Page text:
Transatlantic rower Jessica Oliver has become the first ambassador to be appointed by Cotswold Lakes Trust.

Jessica, 29, and her partner Charlotte Harris smashed the world record for women pairs in the Talisker Whiskey Atlantic Challenge in February.

Having never rowed before, they entered the 3,000-mile race and, in six gruelling weeks, beat the opposition and the world record by a staggering five days.

Cotswold Lakes Trust is a charity working to conserve and enhance Cotswold Water Park.

When executive chairman Paul Hazel heard the two rowers talking about the race on BBC’s Woman’s Hour, he decided to ask Jessica to support the Trust.

Cotswold Lakes Trust’s executive chairman Paul Hazel with new ambassador, Atlantic rower Jessica Oliver

Cotswold Lakes Trust’s executive chairman Paul Hazel with new ambassador, Atlantic rower Jessica Oliver

“Her energy and spirit are just what we need,” he said.

The Trust has just launched a £1.5 million appeal to help protect the park for future generations.

This includes the development of Cleveland Lakes near Somerford Keynes as a major centre for rowing, canoeing and paddle-boarding.

Jessica, from Dowdeswell, said: “I didn’t know how to row when we took up the transatlantic challenge – my mother was horrified.

"But if Cleveland Lakes had been a rowing centre when I was training, it would have been enormously helpful,” she said.

Much of her two-year training with Charlotte involved travelling to Essex and Scotland.

“Apart from the Cleveland Lakes project, the themes of Cotswold Lakes Trust – education, recreation and conservation – are all things that I’m really keen to support,” she added.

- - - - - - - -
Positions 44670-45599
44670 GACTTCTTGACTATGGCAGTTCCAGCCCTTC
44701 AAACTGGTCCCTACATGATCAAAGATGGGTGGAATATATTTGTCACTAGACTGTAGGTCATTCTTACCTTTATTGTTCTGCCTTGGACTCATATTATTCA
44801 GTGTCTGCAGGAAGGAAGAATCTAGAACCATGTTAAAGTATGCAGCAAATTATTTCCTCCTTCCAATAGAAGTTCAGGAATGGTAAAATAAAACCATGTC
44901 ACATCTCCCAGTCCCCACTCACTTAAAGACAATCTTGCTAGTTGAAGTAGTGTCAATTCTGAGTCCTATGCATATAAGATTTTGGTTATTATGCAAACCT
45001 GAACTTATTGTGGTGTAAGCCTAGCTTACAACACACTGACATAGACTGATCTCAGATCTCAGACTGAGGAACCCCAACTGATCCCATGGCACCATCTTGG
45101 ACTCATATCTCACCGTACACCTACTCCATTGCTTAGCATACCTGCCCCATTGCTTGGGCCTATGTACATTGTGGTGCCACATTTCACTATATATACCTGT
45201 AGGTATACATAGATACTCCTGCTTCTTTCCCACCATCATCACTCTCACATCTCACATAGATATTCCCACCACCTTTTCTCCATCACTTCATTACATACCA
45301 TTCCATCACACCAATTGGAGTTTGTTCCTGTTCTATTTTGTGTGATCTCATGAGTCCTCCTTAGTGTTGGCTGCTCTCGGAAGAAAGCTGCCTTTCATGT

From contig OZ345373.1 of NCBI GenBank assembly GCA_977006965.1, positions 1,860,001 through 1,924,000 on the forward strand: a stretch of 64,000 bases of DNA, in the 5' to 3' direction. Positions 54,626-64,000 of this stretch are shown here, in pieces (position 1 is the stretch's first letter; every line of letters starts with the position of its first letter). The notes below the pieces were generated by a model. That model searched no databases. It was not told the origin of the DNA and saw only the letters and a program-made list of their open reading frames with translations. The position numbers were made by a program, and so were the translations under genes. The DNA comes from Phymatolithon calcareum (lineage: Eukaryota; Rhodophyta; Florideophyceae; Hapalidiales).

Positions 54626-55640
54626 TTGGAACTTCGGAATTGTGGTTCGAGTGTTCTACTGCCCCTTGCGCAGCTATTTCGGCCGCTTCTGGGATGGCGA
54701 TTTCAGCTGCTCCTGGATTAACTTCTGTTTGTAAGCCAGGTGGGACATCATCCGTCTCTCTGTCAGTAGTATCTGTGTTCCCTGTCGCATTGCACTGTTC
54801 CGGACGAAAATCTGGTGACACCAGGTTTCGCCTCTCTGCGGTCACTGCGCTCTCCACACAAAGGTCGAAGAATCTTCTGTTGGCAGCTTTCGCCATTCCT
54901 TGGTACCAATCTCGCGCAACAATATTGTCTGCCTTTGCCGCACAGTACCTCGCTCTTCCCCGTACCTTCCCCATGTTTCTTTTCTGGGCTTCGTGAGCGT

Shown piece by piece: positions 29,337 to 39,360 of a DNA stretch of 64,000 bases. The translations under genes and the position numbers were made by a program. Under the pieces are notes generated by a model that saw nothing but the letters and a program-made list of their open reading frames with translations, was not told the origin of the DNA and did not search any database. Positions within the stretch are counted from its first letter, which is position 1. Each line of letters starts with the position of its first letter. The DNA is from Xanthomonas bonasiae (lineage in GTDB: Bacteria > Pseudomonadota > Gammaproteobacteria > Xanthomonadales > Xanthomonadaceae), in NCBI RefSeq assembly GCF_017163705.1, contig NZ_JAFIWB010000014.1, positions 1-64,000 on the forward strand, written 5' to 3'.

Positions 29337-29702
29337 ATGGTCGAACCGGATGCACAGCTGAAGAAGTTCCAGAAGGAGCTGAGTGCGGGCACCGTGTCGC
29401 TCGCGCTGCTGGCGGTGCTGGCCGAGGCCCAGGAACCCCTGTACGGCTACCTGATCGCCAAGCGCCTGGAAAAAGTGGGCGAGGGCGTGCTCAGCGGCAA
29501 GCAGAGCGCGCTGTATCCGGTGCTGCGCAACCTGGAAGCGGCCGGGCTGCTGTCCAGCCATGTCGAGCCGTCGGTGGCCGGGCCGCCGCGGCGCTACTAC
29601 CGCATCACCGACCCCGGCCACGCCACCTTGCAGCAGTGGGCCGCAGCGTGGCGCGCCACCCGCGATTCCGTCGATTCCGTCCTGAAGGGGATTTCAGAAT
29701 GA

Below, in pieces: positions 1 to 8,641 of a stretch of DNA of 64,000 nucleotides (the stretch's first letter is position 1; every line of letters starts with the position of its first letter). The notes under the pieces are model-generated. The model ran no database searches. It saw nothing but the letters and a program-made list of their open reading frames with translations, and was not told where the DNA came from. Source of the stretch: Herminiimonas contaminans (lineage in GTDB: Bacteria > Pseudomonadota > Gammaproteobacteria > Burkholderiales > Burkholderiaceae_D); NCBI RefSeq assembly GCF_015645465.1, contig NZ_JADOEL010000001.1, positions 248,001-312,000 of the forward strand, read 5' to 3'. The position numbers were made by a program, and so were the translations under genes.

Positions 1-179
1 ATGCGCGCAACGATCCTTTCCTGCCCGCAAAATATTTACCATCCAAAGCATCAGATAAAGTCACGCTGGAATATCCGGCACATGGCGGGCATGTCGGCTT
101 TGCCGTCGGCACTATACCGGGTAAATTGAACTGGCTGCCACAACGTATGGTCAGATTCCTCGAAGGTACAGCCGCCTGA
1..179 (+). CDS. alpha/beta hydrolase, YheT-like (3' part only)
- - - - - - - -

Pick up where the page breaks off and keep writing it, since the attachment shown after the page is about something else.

Paul was delighted to welcome her on board. “As our Ambassador, Jessica will help promote the water sports project at Cleveland Lakes.

"She is very keen to encourage participation by school children and the creation of a family-friendly canoe safari at the Lakes.

"When the overall project is complete, Cleveland Lakes will be en exemplar of how nature and people can exist in harmony for the benefit of both.”

Cotswold Lakes Trust has no core funding and relies on donations and income from commercial activities. The charity hopes to reach its £1.5m target in five years.

The funds will go towards four projects: Transforming a disused section of the old railway line at South Cerney into a wildlife habitat and route for walkers and cyclists, developing a new 15km off-road cycle route and new on-road cycle routes, creating a training and competition venue for rowing, canoeing and paddle-boarding at Cleveland Lakes and delivering educational programmes with the help of a new ‘Beaver Bus’ mobile roadshow.

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